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Military waste: A silent consequence of war readiness on Tinian

By Bryan Manabat


Saipan—In its bid to be perpetually ready for a potential war in the Indo-Pacific region, the Department of Defense is beefing up its facilities and increasing defense exercises on Tinian, a quiet island with a population of 3,500.

The U.S. military’s war readiness has consequences that are hardly discussed in the open. One of them is the subsequent buildup of military waste, which is a looming crisis for the island that lacks a proper facility to hold debris from increased military construction and other defense activities.

Tinian Mayor Edwin Aldan said the island does not even have a Resource Conservation and Recovery Act-compliant landfill for solid waste generated by the civilian population. "Solid waste management for Tinian has become a very critical issue that affects the entire CNMI and demands the attention of not only municipal leaders but the CNMI governor and legislature,” Aldan said.

The municipality of Tinian does not have the necessary resources to construct and efficiently operate a compliant landfill, Aldan said.


Tinian played a significant role during World War II. From its airfield, the U.S. launched the atomic bombings of Japan. In last month’s interview with Nikkei Asia, Gen. Kenneth Wilsbach, commander of Pacific Air Forces, said Tinian’s north airfield will become an “extensive” facility once work has been completed to reclaim it from the jungle that has grown over the base since the last U.S. Army Air Force units abandoned it in 1946. “If you pay attention in the next few months, you will see significant progress, especially at Tinian North,” Nikkei Asia quoted Wilsbach as saying.

The U.S. military has invested $162 million on Tinian to construct a divert airfield project that includes a tarmac for an aircraft parking spot and a training facility. The project is estimated to be completed in October 2025. The defense department is leasing two-thirds of Tinian's limited land for 40 years.

The solid waste generation figures and the solid waste handling requirement for the proposed military action on Tinian were only recently reported in a solid waste study conducted in August 2014 related to joint military training. Data in the report identified 3 to 4 tons per day of solid waste to be generated by military exercises. The preliminary study identified approximately 12.8 tons per day after the military recycled about 40 percent of military solid waste.

The tonnage was only to be generated during peak periods of training that would last 20 weeks per year. This is a conservative number—meaning, it is on the “high side.” The training periods were only expected for 20 weeks per year (or 38 percent of the year).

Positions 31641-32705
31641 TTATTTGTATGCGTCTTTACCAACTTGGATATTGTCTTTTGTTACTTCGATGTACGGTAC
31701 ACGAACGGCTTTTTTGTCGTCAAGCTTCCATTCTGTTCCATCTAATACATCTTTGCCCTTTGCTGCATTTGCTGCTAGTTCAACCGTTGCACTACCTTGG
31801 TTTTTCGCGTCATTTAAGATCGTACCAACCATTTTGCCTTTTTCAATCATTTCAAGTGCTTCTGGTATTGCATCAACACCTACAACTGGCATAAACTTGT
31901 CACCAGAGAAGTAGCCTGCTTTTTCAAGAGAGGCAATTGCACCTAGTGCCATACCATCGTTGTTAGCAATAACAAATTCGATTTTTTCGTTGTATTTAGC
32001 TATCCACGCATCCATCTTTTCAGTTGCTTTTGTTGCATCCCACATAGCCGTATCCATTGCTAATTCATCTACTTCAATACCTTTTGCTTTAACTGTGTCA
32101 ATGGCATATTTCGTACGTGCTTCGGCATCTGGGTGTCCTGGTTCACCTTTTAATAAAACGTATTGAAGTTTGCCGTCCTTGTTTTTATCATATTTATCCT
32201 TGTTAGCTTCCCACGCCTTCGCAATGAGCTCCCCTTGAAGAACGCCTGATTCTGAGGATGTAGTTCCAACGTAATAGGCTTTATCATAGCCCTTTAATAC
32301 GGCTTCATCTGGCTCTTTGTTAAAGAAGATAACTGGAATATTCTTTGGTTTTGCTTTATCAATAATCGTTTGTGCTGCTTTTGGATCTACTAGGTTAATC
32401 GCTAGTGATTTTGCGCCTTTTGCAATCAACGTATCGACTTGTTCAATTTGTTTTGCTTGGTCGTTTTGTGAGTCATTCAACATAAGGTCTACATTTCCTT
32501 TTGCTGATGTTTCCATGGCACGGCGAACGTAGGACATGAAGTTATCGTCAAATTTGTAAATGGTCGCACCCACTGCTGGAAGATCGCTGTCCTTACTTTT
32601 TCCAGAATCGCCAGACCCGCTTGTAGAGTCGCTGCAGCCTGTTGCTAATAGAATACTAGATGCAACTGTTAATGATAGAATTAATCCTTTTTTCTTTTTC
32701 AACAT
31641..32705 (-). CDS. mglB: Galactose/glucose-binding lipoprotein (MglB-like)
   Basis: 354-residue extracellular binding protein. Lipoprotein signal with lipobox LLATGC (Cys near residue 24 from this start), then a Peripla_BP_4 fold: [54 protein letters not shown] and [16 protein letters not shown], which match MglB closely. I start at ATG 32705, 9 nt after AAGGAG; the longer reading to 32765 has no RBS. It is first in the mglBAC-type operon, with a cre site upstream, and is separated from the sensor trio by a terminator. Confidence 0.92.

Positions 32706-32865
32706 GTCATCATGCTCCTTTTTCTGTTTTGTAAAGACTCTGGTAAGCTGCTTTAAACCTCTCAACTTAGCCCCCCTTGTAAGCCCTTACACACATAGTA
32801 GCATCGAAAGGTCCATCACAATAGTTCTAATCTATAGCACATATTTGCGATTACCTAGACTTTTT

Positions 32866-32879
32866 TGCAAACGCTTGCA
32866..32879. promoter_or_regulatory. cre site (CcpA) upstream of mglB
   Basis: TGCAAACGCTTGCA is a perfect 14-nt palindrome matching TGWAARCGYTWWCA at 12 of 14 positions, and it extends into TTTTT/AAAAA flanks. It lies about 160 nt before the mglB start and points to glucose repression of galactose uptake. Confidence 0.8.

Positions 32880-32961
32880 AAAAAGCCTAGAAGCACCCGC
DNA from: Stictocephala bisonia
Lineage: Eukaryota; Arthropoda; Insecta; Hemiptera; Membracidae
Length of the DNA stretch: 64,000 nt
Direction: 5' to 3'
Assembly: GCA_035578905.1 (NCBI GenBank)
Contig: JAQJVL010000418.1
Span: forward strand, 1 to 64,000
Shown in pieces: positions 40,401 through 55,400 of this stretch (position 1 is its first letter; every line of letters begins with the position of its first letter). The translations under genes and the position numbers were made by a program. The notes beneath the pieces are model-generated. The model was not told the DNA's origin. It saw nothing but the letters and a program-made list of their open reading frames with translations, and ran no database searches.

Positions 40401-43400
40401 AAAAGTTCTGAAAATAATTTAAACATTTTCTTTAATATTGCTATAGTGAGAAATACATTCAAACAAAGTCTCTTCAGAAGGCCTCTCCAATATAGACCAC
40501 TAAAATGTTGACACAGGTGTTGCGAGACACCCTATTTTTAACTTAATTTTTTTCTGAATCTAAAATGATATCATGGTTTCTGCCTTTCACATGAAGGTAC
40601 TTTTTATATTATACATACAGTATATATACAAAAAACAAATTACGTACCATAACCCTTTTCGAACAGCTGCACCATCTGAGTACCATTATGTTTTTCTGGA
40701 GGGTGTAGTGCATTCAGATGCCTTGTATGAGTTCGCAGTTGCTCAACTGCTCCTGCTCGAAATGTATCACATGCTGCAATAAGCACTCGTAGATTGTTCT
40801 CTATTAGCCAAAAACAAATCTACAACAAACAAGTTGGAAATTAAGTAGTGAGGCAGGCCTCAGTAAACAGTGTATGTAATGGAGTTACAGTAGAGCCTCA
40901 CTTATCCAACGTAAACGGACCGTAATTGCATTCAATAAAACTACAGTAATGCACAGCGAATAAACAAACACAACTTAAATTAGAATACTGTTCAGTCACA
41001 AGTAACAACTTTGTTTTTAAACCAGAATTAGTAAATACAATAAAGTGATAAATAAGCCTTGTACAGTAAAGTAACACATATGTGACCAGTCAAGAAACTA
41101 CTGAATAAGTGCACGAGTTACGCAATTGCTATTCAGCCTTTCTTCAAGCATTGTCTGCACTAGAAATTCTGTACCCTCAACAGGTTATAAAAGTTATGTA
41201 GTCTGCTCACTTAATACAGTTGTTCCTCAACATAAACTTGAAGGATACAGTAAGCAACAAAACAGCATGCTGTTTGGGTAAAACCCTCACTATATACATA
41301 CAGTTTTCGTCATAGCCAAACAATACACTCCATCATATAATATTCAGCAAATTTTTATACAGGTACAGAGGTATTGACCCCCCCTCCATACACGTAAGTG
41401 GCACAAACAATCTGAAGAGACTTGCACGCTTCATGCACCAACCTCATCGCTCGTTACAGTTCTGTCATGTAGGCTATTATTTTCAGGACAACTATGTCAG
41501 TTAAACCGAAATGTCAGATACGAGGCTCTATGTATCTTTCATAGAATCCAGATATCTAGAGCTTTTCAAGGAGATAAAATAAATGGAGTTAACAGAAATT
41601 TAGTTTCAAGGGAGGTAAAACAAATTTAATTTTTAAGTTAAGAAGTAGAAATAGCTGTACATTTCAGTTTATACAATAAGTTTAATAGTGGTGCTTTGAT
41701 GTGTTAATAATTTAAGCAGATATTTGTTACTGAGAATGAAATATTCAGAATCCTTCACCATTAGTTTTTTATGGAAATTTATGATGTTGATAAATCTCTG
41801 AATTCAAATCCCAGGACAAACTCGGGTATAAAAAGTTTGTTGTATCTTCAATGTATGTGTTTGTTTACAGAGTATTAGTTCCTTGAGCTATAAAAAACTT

Averaging the waste over 52 weeks, the CNMI Solid Waste Management Plan indicated that military training would generate an estimated average of 4.9 tons per day. This accounts for 129 percent of the waste expected per day on Tinian without military training waste. The figures, based on a study from nine years ago, will be updated in a study that is expected to be released in the fall of 2024.

In an environmental impact statement released in April 2015, the Department of Navy identified locations that have “potential and confirmed contaminated sites” resulting from previous military activities on Tinian. An environmental baseline survey conducted in 1997 identified several U.S. military sites of environmental concern on Tinian due to the presence of materials and wastes that have been recognized as hazardous.

“However, they have not all been evaluated and confirmed to be contaminated. The sites identified consisted of fuel drum sites, hazardous materials sites, and concentrated ordnance sites,” the report said. “While an Environmental Baseline Survey is not a comprehensive assessment of contamination, in response, the U.S. military, the U.S. Environmental Protection Agency, and the CNMI have established mitigation and cleanup activities.”

The Tinian leadership is currently working with the defense department to obtain land from a military-leased area to build a new solid waste landfill facility. Aldan noted that the location and the size of the existing landfill are not adequate to support the military growth on island. "This is why we are aggressively pursuing the construction of a new landfill in the military-leased area," he added.

The target site for a new landfill is located in Atgidon. "Major General Mark A. Hashimoto and his team have been great partners working with us to resolve a very complicated solid waste management issue,” Aldan said. “We are confident that with continued focus and importance given to this issue by all stakeholders, we will be able to provide Tinian with a solid waste management facility that will incorporate the increased volume from military activities.”

The new landfill project will be funded through grants from the Additional Supplemental Appropriations for Disaster Relief Act, or ASADRA.

"The proposed Atgidon area already has an environmental assessment and we have prioritized this project in Tinian's portion of the Integrated CNMI Solid Waste Plan to obtain the necessary priority ranking and funding from the ASADRA grant to construct the facility,” Aldan said. “We are hopeful that the governor, the Environmental Protection Agency and the Office of Planning and Development acknowledge the challenges that lie ahead for Tinian and give the highest priority to this project in the allocation of the ASADRA funds to secure the necessary funds to construct a new RCRA-compliant landfill.”

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